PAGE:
WS-SecureConversation - 6.2

Talend ESB Service Developer Guide

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6.2
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Talend Data Fabric
Talend Data Services Platform
Talend ESB
Talend MDM Platform
Talend Open Studio for ESB
Talend Real-Time Big Data Platform
task
Design and Development
Installation and Upgrade
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Talend ESB

WS-SecureConversation support in CXF builds upon the WS-SecurityPolicy implementation to handle the SecureConversationToken policy assertions that could be found in the WS-SecurityPolicy fragment.

Note: Because the WS-SecureConversation support builds on the WS-SecurityPolicy support, this is currently only available to "wsdl first" projects.

One of the "problems" of WS-Security is that the use of strong encryption keys for all communication carries a hefty performance penalty on communication. WS-SecureConversation helps to alleviate that somewhat by allowing the client and service to use strong encryption at the start to negotiate a set of new security keys that will be used for furthur communication. This can be a huge benefit if the client needs to send many requests to the service. However, if the client only needs to send a single request and is then discarded, WS-SecureConversation is actually slower because the key negotiation requires an extra request/response to the server.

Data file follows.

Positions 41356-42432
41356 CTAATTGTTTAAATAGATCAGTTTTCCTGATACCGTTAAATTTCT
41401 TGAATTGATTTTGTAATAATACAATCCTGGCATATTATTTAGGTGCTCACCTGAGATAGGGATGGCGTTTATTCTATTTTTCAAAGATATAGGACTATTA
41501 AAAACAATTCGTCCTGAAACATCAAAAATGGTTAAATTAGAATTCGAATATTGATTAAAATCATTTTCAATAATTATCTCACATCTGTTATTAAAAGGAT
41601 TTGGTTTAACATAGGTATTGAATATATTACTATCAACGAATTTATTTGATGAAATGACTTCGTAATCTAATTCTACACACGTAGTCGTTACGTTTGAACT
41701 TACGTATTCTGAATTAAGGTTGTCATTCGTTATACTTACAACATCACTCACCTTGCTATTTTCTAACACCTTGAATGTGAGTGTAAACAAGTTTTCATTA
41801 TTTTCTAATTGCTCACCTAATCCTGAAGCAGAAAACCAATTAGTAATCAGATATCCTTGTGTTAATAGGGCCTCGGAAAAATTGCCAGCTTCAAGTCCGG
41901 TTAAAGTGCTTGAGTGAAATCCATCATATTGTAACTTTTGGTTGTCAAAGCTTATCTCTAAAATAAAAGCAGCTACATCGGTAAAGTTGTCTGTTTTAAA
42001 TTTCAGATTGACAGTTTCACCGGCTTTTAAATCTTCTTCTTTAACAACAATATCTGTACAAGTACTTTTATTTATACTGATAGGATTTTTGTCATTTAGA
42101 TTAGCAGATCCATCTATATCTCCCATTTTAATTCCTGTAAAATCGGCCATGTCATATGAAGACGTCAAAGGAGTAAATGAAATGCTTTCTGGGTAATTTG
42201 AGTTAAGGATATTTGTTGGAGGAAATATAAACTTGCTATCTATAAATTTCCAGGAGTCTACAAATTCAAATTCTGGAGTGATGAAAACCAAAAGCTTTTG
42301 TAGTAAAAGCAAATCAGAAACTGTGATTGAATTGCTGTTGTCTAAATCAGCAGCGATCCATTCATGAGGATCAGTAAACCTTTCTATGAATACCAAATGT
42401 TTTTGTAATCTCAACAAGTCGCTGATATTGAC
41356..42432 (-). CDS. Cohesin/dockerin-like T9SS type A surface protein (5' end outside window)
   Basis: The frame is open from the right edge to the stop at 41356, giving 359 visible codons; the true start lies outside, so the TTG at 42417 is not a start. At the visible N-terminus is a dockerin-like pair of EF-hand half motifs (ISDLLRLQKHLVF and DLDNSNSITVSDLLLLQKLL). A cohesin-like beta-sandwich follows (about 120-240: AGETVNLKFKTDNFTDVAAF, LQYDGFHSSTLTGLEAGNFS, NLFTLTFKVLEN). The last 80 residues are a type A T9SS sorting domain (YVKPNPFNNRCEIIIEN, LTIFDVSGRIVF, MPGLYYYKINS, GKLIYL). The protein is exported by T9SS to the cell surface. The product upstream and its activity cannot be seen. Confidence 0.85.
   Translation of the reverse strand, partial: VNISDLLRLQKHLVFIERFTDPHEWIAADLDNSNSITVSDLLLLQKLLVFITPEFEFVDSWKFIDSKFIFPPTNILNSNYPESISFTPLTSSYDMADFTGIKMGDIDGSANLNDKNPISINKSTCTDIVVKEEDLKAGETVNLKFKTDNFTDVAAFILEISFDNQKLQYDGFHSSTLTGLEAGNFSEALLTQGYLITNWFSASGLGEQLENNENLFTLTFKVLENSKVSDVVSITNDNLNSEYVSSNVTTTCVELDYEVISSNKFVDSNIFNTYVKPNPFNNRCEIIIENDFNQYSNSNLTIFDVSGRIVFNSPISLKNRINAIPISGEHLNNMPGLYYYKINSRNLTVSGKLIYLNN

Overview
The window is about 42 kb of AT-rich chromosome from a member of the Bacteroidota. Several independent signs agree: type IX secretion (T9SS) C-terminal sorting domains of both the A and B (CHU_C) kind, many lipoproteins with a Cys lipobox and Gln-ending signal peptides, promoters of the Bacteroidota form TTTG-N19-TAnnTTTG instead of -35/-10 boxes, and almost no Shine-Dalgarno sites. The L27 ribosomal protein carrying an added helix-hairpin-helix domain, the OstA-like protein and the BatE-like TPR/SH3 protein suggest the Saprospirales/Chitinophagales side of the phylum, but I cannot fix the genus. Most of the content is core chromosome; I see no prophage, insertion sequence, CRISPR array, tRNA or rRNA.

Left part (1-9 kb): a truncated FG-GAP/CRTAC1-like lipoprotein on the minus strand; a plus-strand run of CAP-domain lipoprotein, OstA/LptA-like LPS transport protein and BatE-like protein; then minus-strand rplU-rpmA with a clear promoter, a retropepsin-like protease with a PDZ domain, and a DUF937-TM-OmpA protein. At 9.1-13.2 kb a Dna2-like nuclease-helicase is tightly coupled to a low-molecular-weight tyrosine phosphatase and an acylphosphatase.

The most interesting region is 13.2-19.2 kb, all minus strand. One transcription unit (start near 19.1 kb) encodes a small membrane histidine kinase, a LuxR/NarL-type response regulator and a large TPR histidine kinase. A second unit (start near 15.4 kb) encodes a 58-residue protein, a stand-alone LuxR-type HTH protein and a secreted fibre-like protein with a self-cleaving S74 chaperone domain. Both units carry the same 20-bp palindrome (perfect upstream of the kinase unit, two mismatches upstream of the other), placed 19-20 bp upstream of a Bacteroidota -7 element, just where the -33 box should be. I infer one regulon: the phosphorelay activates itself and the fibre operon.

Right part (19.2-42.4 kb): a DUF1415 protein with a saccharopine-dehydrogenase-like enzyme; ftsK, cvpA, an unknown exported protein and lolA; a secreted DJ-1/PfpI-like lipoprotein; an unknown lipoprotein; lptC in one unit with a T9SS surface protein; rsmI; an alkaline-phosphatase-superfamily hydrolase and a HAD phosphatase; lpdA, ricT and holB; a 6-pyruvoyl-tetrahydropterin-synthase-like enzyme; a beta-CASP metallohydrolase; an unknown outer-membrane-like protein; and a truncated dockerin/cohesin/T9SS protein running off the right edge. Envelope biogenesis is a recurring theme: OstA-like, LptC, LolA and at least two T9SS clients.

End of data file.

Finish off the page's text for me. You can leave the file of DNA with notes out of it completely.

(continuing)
With WS-SecureConversation, there are two Security policies that come into effect:

  1. The "outer" policy that describes the security requirements for interacting with the actual endpoint. This will contain a SecureConversationToken in it someplace.

  2. The "bootstrap" policy that is contained in the SecureConverstationToken. This policy is the policy in affect when the client is negotiating the SecureConversation keys.

Configuring the WS-SecurityPolicy properties for WS-SecureConversation works exactly like the configuration for straight WS-SecurityPolicy. The only difference is that there needs to be a way to specify which properties are intended for the bootstrap policy in the SecureConversationToken and which are intended for the actual service policy. To accomplish this, properties intended for the SecureConversationToken bootstrap policy are appended with ".sct". For example:

<jaxws:client name="{http://InteropBaseAddress/interop} ...
   XDC-SEES_IPingService" createdFromAPI="true">
   <jaxws:properties>
      <!-- properties for the external policy -->
      <entry key="ws-security.username" value="abcd"/>

      <!-- properties for SecureConversationToken bootstrap policy -->
      <entry key="ws-security.username.sct" value="efgh"/>
      <entry key="ws-security.callback-handler.sct" 
         value="interop.client.KeystorePasswordCallback"/>
      <entry key="ws-security.encryption.properties.sct" 
         value="etc/bob.properties"/> 
   </jaxws:properties>
</jaxws:client>

Via the Java API, use code similar to the following:

org.apache.cxf.endpoint.Client client;
client.getRequestContext().put("ws-security.username.sct", username);
client.getRequestContext().put("ws-security.password.sct", password);

Via the Java API, use code similar to the following:

org.apache.cxf.endpoint.Client client;
client.getRequestContext().put("ws-security.username.sct", username);
client.getRequestContext().put("ws-security.password.sct", password);

Note: In most common cases of WS-SecureConversation, you won't need any configuration for the service policy. All of the "hard" stuff is used for the bootstrap policy and the service provides new keys for use by the service policy. This keeps the communication with the service itself as simple and efficient as possible.